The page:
Errors, Hunger & Pingree
Errors, Hunger &
Compendium in Cuneiform
Tablet Nr. 86378
Hunger & Pingree,
"MUL.APIN: An Astronomical Compendium in Cuneiform",
Orientforschung, Beiheft 24,
Verlag Ferdinand Berger & Soehne; Horn, Austria-3580.
Below are comments to that article
by Andis Kaulins, the author of LexiLine
Other writers besides Papke who have written
about the MUL.APIN cuneiform tablets
van der Waarden and Hunger
& Pingree (H & P).
and Pingree did not know
about Werner Papke's The Stars of Babylon
which was published in that same year (1989),
but do refer to his 1978 work
Werner Papke, "Die Keilschriftserie MUL.APIN",
Dokument wissenschaftlicher Astronomie
im 3. Jahrtausend, Tuebingen, 1978.
IS THE ASTRONOMICAL SYSTEM
USE IN MUL.APIN ?
Hunger and Pingree themselves note that it was
van der Waarden who first proposed the theory
that the MUL.APIN applied to a time period circa 1000 BC,
(which Hunger and Pingree accept, contrary to Papke),
then, based on Papke's observations
and some new one's of his own,
van der Waarden CHANGED his mind to a date of 2340 BC
and accepted Papke's conclusions later (1984).
writings by B.L. van der Waarden are :
1) "Babylonian Astronomy II. The Thirty-Six Stars",
JNES 8 (1949) 6-26
Journal of Near Eastern Studies (Chicago).
Astronomy III. Astronomical Computations",
JNES 10 (1954), 20-34
3) "Die Anfaenge der Astronomie", Groningen (1966)
4) "Greek Astronomical Calendars I. The Parapegma ofEuctemon,"
AHES 29 (1984) 101-114.
= Archives for the History of the Exact Sciences)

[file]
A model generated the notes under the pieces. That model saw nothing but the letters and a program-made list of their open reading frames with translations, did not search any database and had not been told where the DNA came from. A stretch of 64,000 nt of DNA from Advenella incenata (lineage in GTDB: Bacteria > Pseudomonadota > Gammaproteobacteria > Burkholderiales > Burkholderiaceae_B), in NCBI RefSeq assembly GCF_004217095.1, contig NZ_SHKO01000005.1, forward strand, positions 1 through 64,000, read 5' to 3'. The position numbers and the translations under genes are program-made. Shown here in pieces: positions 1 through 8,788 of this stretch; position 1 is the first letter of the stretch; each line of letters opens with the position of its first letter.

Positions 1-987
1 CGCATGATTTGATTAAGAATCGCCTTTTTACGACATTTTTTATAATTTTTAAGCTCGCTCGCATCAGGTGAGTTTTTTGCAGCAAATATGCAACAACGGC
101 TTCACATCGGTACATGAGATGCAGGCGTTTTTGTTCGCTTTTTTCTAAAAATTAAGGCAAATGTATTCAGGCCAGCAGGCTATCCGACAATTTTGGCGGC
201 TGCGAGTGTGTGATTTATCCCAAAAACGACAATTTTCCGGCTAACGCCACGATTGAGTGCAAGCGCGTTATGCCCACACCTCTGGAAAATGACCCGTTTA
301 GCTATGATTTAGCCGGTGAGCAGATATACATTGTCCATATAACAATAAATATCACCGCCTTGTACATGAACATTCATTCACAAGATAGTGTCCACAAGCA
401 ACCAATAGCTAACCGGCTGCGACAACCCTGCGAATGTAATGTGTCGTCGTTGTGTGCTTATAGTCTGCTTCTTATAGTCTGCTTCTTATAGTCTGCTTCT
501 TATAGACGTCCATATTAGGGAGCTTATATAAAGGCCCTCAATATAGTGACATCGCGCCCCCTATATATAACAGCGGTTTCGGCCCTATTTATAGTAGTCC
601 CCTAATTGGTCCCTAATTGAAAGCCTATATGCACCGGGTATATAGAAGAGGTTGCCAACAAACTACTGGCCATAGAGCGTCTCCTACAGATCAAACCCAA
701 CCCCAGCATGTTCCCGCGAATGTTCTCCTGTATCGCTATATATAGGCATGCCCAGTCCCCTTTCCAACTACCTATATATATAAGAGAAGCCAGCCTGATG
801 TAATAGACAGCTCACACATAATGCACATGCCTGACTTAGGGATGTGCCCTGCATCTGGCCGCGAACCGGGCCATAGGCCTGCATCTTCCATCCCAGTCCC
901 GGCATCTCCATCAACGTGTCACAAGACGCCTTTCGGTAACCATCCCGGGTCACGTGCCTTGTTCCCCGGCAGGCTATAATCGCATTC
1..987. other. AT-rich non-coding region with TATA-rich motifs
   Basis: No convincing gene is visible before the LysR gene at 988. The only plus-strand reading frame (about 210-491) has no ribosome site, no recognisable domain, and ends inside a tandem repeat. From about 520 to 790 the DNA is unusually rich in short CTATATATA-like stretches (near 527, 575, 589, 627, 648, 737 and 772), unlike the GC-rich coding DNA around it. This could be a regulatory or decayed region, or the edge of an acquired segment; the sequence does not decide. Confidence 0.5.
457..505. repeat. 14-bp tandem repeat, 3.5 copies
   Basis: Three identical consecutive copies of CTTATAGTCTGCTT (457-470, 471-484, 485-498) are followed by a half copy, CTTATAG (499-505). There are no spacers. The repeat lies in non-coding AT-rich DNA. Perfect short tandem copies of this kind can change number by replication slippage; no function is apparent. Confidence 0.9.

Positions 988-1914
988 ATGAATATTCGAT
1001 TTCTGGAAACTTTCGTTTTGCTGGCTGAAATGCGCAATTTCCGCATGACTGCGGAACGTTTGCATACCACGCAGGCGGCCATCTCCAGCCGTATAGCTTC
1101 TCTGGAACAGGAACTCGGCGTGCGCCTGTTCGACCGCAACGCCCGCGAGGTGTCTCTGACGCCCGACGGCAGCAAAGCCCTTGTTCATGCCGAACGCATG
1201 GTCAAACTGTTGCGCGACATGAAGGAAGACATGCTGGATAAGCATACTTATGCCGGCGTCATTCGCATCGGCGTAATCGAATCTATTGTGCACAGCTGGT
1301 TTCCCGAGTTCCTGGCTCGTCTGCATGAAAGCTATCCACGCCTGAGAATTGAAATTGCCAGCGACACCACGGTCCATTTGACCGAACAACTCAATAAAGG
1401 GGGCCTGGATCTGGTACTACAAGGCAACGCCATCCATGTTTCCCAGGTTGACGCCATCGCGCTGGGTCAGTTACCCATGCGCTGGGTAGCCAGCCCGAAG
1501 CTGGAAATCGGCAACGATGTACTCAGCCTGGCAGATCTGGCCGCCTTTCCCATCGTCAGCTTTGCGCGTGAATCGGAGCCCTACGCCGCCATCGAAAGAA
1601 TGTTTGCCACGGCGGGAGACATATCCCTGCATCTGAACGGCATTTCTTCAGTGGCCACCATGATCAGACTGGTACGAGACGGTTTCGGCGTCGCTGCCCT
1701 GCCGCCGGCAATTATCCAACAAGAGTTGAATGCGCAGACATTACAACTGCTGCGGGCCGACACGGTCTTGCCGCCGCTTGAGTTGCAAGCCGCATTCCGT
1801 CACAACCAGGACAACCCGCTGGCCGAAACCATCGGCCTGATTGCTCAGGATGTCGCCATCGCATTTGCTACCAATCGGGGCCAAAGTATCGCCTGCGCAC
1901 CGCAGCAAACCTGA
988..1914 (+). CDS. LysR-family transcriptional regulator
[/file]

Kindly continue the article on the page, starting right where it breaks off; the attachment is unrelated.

arguments of Hunger and Pingree are understandable, "their" date of ca.
1000 BC for MUL.APIN astronomy is in our opinion clearly erroneous
and ca. one Sothic Year of 1460 years
removed from the correct date.
Indeed, the evidence shows
that later changes were made by scribes for later Babylonian
tablet copies. The copied tablets are younger, their astronomy is
Even Hunger and
Pingree themselves admit
that "two" sets of data seem to be combined
in the known MUL.APIN tablets.
one of their arguments
- that cuneiform texts in 2300 BC like this are not known -
is not persuasive.
It begs the question, i.e.
presuming the very thing to be proven.
More important is
that Kallisthenes (ca. 370-327 B.C.)
an officer of Alexander the Great, had sent
astronomical data of the Babylonians
back to his uncle Aristotle,
stating they were exactly
1903 years old.
Such an exact
historical date is already quite remarkable,
probably pointing to some round number of calculation.
Alexander the Great's life is today dated to 356-323 BC
there is an error in those dates)
but even the mainstream date plus 1903 years of age
close to 2300 BC. as the round number reference date
and in fact
Papke argues that
the cuneiform tablets
go back ca. 2340 BC. We agree.
as Hunger and Pingree correctly note:
"the composition of some of the
can be dated to earlier periods...the sources for
certain sections of MUL.APIN can be considered earlier
exemplars of MUL.APIN".
these matters in his book,
Die Sterne von Babylon,
in pages 237-276, pointing out that
the crucial error was initially made
by Epping, Kugler, and
in their identification of KAK.SI.SA with Sirius
(an identification which van der Waarden first followed,
before changing his mind)
- whereas the Seleucid texts state explicitly
are separated by 20 days in rising -
so that KAK.SI.SA can not originally have been Sirius.
As I have shown
in previous pages on MUL.APIN [see MUL.APIN Corrected],
KAK.SI.SA the lance runs from Alphard in Hydra (where it sticks into
Hydra) to the shaft Monoceros, so that ALL other writers have been
wrong thus far on this score.
Only Alphard and
reconcilable with all of the mentions of KAK.SI.SA on MUL.APIN and this
for a date of ca. 2300 BC.
Moreover, I show
other proofs in previous
- especially the addition of later lines by the scribes
to KAK.SI.SA -
indicating that the tablets were copied ca. 720
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